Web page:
The second of our on-going series of fund manager roundtables looked at various ways in which fund managers can accommodate the particular quirks of German institutional investors. We have picked out highlights below.

The market opportunity

A combination of experience and what follows might tempt you not to bother structuring your fund to suit BaFin-regulated German pension funds and smaller insurers. The reason not to give up is the size of the prize if you get the structuring right.

We know real estate remains immensely popular across Europe – German institutions alone have more than €200bn invested in property. Less well-known is that, as a group, German pension funds and smaller insurers on today’s figures have the regulatory capacity to double their current allocations to real estate. If your fund meets the 'real estate quota’ criteria, then you are unlikely to hear investors using regulatory exposure limits as a reason not to commit. This contrasts with the position for some other asset classes like private equity, where investors often greet managers with a polite “sorry, we’re full”.

Regulatory quotas

The rules set a range of regulatory exposure limits (‘quotas’), across 18 different asset classes. For example, an investor covered by the rules may not invest more than 15% of its restricted assets in private equity funds, nor more than 25% in real estate, 7.5% in certain debt and other alternative funds and so on.

Fund managers need first to check whether the BaFin rules designed for German pension funds and smaller insurers apply to the investor(s) they are targeting (there are other rules for large insurers, financial institutions and other investor types). Then you must identify the right quota for the fund you are marketing.

When is real estate not real estate?

Correctly labelling your fund as falling in the ‘real estate’ quota for German investors is not as straightforward as it sounds. An asset that generates purely letting income will usually classify as real estate. However, if a target asset that you might view as traditional real estate carries ‘entrepreneurial risk’, it is likely to fall outside the real estate quota. This is the case for assets that generate operating income, as a shopping centre might via its car park, or that bear some risk to the underlying asset, such as turnover rent. If you are aiming for the real estate quota, your investment policy will therefore need to exclude assets that are not ‘real estate’, or you will need to put in place arrangements at asset level to cut out any operating income. Whilst there are sometimes ways to mitigate these issues, the concern is that once you fall foul of the rules, your fund no longer qualifies for the real estate quota.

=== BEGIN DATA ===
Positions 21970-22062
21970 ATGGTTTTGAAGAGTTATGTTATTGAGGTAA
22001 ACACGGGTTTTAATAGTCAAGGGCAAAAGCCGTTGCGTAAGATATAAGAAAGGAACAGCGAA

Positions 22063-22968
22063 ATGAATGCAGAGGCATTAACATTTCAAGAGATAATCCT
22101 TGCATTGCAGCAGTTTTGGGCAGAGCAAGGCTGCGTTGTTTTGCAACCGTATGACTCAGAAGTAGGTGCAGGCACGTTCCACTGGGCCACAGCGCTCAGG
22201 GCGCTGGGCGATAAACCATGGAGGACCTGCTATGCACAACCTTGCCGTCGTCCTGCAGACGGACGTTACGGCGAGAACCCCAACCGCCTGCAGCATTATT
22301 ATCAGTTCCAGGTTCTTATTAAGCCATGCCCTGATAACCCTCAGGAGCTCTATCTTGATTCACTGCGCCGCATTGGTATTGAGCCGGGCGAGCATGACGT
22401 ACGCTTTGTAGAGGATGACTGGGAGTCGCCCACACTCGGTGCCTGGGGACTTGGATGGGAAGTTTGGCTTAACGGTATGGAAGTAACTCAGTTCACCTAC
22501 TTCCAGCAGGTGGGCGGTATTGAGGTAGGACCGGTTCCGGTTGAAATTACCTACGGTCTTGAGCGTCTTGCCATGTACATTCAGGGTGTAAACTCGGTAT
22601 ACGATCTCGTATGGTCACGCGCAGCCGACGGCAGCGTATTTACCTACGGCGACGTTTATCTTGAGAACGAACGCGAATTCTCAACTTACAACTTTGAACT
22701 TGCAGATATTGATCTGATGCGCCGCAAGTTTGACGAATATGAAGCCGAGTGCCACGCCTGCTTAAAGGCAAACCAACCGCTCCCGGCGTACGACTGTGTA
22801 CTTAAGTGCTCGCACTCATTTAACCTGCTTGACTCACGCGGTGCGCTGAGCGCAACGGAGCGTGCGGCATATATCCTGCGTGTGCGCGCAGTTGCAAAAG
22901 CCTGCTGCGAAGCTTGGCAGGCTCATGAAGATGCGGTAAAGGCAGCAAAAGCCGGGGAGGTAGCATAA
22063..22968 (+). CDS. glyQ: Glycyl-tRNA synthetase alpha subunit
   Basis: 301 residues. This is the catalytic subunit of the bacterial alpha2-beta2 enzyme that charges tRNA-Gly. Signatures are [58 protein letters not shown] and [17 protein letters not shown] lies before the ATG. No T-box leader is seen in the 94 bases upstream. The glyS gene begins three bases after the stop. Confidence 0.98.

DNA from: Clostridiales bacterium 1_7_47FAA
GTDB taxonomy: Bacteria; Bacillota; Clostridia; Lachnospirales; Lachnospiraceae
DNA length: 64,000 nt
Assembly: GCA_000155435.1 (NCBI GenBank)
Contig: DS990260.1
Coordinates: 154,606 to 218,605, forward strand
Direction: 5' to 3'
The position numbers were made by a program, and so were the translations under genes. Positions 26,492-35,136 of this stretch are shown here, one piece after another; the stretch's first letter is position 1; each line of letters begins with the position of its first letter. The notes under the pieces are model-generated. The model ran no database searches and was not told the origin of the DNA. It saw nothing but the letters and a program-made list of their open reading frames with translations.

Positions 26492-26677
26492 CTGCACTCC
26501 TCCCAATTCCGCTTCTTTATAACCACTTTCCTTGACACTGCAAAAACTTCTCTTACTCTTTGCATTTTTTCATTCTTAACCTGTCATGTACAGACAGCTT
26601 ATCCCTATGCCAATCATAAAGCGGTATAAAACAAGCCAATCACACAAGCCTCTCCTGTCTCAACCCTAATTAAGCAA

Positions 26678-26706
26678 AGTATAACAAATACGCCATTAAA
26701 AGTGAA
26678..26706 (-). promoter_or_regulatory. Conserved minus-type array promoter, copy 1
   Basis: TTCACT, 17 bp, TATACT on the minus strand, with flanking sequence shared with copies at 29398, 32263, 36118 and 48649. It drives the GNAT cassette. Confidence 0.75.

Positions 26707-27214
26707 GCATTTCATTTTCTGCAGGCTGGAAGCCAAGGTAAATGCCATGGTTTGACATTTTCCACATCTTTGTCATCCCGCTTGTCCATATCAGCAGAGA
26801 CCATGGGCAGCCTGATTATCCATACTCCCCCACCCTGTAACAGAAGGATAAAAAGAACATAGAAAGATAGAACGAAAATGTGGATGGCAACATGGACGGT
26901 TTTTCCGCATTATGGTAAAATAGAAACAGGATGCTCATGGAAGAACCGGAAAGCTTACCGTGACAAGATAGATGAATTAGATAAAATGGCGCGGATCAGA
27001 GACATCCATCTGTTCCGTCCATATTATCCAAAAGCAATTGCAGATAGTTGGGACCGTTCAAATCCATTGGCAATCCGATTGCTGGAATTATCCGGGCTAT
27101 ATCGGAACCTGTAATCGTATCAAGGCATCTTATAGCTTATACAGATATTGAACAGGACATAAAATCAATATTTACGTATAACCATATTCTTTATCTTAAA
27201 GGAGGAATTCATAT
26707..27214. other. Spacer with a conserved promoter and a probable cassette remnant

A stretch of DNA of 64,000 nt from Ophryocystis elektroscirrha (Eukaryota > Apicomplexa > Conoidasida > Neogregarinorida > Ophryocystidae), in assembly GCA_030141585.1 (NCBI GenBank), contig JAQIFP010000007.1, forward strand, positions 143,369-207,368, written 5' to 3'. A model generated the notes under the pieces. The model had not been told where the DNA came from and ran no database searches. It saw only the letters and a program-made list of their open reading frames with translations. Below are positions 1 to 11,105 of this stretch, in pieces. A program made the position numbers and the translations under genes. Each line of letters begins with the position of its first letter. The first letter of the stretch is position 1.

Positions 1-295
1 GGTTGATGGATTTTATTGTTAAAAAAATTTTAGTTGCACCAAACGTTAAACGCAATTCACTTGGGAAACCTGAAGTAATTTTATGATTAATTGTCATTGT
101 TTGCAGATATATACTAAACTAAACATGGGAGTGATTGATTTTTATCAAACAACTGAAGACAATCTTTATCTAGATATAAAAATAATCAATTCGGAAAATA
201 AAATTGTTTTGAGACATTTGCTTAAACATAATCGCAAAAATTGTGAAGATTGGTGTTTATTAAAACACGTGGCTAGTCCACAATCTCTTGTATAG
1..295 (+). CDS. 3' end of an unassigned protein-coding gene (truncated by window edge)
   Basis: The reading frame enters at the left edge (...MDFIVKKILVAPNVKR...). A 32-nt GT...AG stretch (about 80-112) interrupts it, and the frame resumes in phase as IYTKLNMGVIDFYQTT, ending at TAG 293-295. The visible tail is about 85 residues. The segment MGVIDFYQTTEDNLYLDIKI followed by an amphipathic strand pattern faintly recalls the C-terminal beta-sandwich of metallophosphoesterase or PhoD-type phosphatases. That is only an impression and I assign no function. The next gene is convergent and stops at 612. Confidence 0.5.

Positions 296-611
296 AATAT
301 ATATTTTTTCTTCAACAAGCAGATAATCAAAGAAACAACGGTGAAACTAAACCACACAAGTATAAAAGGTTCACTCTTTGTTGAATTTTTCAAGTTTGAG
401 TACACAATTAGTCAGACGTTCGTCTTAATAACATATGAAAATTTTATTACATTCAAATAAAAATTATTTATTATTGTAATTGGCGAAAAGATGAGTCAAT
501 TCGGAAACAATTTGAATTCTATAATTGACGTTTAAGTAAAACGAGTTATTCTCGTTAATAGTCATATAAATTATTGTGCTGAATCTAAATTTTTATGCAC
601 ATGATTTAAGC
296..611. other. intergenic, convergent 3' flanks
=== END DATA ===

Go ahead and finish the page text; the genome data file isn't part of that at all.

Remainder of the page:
There are other options

Managers need not give up if they are not prepared to avoid ‘entrepreneurial risk’, as other quotas may also accommodate real estate investments. For example, you can also legitimately frame opportunistic funds within either the ‘private equity’ or the ‘alternatives’ quotas (although remember these are smaller and the race for allocations from them will be more competitive).

In any case, managers need to do the analysis, be ready to explain which quota covers their fund, and provide investors with comfort that their investment policy is tight enough to prevent any deviation.

Tax: ‘business’ is bad for German investors

Certain types of German pension fund can only maintain their tax-exempt status by limiting their investments to certain types of asset and structure. A crucial point for fund managers here is that these limitations effectively prevent exempt investors from putting their money into assets that generate ‘business income’. Fortunately for many real estate funds, letting income is not deemed to be ‘business income’. Unfortunately, earnings from limited partnerships are. There are workarounds if your real estate assets do produce ‘business income’ (using an appropriate feeder vehicle for example), but the first step is to analyse your business plan and identify whether your fund is likely to generate any such troublesome ‘business income’.

German investors will often set up master funds or alternative investment platforms in Germany, and increasingly Luxembourg, for various reasons including to have one entity to make all their investments and appear on their balance sheet (as opposed to lots of individual funds). However, there are also tight criteria on eligible assets for these kinds of structure, in particular if the investor uses a so-called German special fund as an investment platform. These restrictions can be an obstacle when it comes to investments in closed-ended, non-diversified or highly leveraged real estate funds. In order to gain more flexibility, some investors have opted to set up less regulated platforms in Luxembourg which, depending on the specific tax needs, may be designed as a blocker or tax transparent vehicle.